There has been much talk in recent years of climate change and the impact human activities have had on shifts in temperatures and weather patterns. From cutting down our daily energy use to changing the way that we travel, there are many small changes that we can make to help reduce our carbon footprint. But when it comes to your business, there are so many more steps that you could be taking in helping achieve net-zero greenhouse gas emissions and to becoming a net-zero business.
At the COP26 climate conference in November 2021, fresh announcements were made about the role research and innovation will play in the green transition, including a detailed plan from the USA setting out how it will achieve net-zero.
US president Joe Biden told fellow world leaders that the current soaring energy prices, which are now affecting businesses and consumers all over the world, were a reason “to double down on clean energy deployment” so that countries were not “overly reliant on one source of power”.
Though President Biden committed the US to achieve net-zero by 2050, few commentators think that the aim of keeping global warming below 1.5 degrees C is achievable with current plans. The US strategy revolves around technologies some of which are not yet developed, including renewable energy sources, sustainable fuels like hydrogen and biofuels, energy-saving technologies, and the scaling up of carbon removal by means of both atmospheric ‘scrubbing’ and the protection of forest as natural carbon sinks. But some of this is extremely ambitious; the US plan admits for instance that “there is currently no large-scale proof of concept for DAC [Direct air capture] technology or bioenergy with carbon capture and storage, making it difficult to determine how well the technology can scale up and what the true cost and adverse impacts of the technology are at large scale.”
Even with all this in place, the US strategy would still also be reliant on some nuclear power as part of a green energy mix.
In 2019, the UK Government committed itself to reduce the UK’s net greenhouse gas emissions by at least 100% by 2050. This target is known as net-zero and to achieve such a goal will require widespread changes in policy and business across many sectors. As part of this plan, at COP26 a new £3 billion technology transfer fund was announced to help poorer countries roll out sustainable technology.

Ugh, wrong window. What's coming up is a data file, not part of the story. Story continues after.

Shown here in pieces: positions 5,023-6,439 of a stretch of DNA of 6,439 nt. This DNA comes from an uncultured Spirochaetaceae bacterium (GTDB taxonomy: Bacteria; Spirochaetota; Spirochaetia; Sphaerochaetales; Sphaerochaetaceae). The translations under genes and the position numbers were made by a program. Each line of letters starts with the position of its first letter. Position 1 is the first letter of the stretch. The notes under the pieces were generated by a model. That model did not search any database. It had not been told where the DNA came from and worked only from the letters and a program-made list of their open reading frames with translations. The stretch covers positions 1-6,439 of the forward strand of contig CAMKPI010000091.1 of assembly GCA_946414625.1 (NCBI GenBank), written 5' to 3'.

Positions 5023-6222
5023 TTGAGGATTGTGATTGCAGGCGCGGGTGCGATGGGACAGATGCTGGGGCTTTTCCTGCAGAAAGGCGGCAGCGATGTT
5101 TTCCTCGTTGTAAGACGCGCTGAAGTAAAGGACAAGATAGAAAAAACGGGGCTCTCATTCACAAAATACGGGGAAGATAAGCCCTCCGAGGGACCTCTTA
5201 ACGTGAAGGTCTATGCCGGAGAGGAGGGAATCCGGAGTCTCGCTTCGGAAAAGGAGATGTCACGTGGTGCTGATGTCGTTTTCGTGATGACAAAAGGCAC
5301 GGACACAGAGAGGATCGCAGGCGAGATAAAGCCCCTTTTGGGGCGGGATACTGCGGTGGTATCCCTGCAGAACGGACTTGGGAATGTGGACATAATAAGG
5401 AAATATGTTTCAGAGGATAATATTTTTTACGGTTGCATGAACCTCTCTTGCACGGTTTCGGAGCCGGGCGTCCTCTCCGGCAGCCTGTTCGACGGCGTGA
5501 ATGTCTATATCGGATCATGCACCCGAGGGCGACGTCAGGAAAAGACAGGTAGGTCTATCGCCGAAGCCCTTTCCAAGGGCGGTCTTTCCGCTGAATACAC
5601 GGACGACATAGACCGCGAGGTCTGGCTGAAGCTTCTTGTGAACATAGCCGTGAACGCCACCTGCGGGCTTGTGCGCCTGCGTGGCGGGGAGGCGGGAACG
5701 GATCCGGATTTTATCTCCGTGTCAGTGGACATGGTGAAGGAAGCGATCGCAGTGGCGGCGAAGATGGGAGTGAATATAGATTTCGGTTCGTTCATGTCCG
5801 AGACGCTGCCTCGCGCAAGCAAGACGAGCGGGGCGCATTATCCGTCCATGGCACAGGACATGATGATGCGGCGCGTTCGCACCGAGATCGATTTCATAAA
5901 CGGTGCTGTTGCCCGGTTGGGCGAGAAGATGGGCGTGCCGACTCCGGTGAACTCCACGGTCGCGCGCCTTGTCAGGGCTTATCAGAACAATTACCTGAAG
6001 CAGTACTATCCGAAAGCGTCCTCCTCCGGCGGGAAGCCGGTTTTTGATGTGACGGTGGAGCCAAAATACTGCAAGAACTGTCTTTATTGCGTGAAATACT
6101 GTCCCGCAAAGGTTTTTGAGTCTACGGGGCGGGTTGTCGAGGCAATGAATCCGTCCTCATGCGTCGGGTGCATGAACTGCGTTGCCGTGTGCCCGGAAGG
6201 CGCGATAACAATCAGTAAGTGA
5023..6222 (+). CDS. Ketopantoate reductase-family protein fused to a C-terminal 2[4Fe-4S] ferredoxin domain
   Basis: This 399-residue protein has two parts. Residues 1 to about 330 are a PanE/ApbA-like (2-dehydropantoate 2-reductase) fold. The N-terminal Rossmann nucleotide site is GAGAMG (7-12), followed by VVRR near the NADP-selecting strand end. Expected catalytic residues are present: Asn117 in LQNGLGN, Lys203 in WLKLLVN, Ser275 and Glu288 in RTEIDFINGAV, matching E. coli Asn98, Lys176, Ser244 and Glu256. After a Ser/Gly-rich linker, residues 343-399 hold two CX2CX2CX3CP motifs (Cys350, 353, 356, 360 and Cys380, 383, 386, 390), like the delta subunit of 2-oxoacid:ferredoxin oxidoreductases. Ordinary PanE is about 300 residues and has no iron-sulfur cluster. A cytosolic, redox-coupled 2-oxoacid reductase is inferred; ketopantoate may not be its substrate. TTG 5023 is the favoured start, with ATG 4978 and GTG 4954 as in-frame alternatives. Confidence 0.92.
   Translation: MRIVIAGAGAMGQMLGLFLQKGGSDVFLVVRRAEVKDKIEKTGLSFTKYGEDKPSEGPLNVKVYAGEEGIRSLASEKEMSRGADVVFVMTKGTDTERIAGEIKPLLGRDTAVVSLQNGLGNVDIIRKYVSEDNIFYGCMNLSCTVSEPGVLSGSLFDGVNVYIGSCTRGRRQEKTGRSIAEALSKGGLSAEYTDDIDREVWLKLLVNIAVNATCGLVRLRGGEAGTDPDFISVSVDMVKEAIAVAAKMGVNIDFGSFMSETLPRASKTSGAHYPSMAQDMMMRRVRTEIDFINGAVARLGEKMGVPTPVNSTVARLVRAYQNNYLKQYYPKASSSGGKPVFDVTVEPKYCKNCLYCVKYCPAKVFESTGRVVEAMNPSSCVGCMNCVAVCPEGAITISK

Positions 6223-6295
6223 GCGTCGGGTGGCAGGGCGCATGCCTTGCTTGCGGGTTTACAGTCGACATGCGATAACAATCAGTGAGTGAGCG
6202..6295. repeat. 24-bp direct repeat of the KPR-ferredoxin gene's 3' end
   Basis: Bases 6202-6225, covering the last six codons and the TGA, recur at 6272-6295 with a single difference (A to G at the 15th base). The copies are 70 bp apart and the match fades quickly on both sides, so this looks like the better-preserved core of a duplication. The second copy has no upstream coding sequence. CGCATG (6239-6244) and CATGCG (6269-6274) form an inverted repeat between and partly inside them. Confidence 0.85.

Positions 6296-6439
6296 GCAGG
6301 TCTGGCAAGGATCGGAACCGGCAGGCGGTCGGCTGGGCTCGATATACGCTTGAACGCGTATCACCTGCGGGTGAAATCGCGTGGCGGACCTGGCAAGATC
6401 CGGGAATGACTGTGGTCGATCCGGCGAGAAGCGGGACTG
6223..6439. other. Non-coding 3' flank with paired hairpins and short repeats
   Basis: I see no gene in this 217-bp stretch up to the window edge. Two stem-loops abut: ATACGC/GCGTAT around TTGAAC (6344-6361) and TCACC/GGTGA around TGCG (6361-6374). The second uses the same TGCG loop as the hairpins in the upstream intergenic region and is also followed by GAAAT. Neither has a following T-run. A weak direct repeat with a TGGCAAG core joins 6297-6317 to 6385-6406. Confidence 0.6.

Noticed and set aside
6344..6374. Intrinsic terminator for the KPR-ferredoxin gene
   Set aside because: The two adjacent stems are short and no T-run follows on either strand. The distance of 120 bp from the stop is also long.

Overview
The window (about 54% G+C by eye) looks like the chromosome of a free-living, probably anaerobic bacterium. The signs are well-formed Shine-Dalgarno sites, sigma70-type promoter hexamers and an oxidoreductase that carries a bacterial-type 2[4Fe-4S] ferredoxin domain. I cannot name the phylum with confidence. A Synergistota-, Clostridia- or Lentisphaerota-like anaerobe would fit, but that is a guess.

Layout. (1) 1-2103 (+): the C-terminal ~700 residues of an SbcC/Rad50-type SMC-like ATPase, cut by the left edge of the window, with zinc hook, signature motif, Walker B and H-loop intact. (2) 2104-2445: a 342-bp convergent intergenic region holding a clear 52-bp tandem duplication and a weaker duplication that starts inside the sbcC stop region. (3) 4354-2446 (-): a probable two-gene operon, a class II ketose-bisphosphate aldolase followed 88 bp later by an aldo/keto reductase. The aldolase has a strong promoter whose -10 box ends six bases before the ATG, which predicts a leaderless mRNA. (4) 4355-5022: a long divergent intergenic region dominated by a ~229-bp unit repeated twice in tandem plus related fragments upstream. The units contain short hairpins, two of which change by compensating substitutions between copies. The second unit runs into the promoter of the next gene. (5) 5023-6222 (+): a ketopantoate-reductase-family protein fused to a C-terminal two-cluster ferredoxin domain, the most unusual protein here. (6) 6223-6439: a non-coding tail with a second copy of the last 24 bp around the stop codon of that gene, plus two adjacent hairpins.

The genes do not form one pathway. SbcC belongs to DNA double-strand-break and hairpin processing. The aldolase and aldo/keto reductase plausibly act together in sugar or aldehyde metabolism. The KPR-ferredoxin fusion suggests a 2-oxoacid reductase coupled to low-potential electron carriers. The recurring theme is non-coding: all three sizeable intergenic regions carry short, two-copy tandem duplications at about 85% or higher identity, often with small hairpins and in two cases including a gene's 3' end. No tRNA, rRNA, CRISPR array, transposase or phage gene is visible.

The UK Government is actively encouraging businesses, no matter how big or small, to take action to reduce emissions to contribute to the 2050 target, with UK based businesses accounting for 18% of all UK greenhouse gas emissions.
According to research by the UK Government, 38% of businesses reported that they are taking at least one action to reduce their greenhouse gas emissions, with a further 24% intending to act in reducing their carbon footprint in the next 12 months.
However, businesses have also expressed concern with the purposed target. In the same UK Government report, it was found that 20% of UK based business owners cited costs as a major apprehension in becoming a net-zero business.
However, it isn’t just the cost of becoming a net-zero business that is concerning businesses owners, but the lack of understanding as to what becoming a net-zero business looks like in practice.
A 2021 BT survey found that 77% of businesses didn’t know how to measure their carbon emissions and were unsure as to how to transition into a net-zero business.
So, what does a net-zero business look like? And what are the costs and charges involved in cutting your businesses carbon emissions?
Steps to take in becoming net-zero
The best place to start is by measuring your businesses current carbon emissions.
Fuel consumption – How much fuel is your business currently consuming? For example, are your employees travelling to and from work? If so, how much fuel are they consuming daily? Could you cut fuel use by encouraging home working? If you operate a vehicle fleet, is it petrol-driven and could you switch to electric vehicles?
Energy consumption – How much energy is your business premises currently consuming? This could be in the form of heat, gas or electricity. Do you leave the lights on overnight on your premises? Do you switch electronic devices off, or leave them on standby?
Other emissions – Does your business occur any other type of emission? For instance, how much waste does your business currently produce? Could you do more to recycle waste? Does your business use the services of other companies, and what is their sustainability record?
If you are a small or medium-sized business, you can calculate your organisation’s carbon emissions on the Carbon Trust website.
While not a complete evaluation of your businesses overall carbon footprint, you will be able to get a basic overview of your organisational footprint, and how you can start to cut down your businesses carbon emissions.